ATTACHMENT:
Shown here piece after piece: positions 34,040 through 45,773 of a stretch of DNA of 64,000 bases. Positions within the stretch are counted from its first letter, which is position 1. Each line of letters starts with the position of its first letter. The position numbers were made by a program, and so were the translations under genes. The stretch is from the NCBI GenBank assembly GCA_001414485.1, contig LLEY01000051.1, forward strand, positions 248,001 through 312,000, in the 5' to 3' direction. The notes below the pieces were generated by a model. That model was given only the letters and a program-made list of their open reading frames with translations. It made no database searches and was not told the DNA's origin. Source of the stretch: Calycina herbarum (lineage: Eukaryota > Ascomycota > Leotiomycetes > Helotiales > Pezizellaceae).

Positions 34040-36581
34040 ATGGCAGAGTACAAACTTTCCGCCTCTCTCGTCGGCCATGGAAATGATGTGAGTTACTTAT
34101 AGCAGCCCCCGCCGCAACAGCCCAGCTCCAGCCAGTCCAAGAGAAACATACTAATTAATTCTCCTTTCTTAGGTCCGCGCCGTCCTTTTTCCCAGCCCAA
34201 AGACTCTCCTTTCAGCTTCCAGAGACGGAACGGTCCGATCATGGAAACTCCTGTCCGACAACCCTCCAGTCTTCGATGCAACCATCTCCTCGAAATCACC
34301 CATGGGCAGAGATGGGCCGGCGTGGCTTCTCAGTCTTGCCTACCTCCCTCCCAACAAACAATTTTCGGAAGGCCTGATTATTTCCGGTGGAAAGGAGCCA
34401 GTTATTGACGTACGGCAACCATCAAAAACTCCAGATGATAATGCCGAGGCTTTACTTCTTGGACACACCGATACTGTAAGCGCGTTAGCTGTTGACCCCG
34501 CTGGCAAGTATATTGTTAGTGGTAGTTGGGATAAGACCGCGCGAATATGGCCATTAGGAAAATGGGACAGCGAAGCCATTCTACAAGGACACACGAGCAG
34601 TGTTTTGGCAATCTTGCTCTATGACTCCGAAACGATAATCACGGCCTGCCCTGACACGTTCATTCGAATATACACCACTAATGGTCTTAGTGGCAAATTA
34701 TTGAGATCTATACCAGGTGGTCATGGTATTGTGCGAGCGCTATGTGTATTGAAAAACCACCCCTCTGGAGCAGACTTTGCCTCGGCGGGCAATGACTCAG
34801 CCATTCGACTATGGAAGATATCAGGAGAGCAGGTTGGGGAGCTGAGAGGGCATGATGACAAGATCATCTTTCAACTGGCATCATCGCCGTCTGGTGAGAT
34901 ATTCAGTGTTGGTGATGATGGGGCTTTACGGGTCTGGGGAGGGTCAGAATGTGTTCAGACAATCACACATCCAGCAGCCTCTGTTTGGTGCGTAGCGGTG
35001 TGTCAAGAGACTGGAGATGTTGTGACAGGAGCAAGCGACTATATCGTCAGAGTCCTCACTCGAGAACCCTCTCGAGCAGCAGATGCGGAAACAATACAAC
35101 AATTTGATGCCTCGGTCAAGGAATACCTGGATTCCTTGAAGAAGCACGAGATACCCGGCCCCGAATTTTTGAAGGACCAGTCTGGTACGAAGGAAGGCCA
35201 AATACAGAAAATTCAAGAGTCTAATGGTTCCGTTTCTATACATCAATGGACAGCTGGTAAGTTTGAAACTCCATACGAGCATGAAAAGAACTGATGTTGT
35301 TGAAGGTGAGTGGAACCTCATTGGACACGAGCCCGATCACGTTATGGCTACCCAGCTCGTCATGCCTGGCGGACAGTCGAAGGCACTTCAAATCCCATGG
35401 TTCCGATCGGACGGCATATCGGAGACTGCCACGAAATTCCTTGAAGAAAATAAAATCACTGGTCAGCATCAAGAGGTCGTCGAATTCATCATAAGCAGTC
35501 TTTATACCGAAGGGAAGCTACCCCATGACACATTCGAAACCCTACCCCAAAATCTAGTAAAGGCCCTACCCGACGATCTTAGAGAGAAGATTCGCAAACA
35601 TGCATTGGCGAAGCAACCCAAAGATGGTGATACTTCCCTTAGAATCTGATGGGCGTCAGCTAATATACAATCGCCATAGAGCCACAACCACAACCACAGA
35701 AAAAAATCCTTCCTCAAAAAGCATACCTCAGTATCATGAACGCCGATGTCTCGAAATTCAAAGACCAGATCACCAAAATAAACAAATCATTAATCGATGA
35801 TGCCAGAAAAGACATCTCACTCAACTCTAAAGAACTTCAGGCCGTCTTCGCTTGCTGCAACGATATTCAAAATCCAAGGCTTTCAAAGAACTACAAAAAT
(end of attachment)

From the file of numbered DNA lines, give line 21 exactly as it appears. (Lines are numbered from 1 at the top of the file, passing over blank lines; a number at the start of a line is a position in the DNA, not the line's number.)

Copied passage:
35801 TGCCAGAAAAGACATCTCACTCAACTCTAAAGAACTTCAGGCCGTCTTCGCTTGCTGCAACGATATTCAAAATCCAAGGCTTTCAAAGAACTACAAAAAT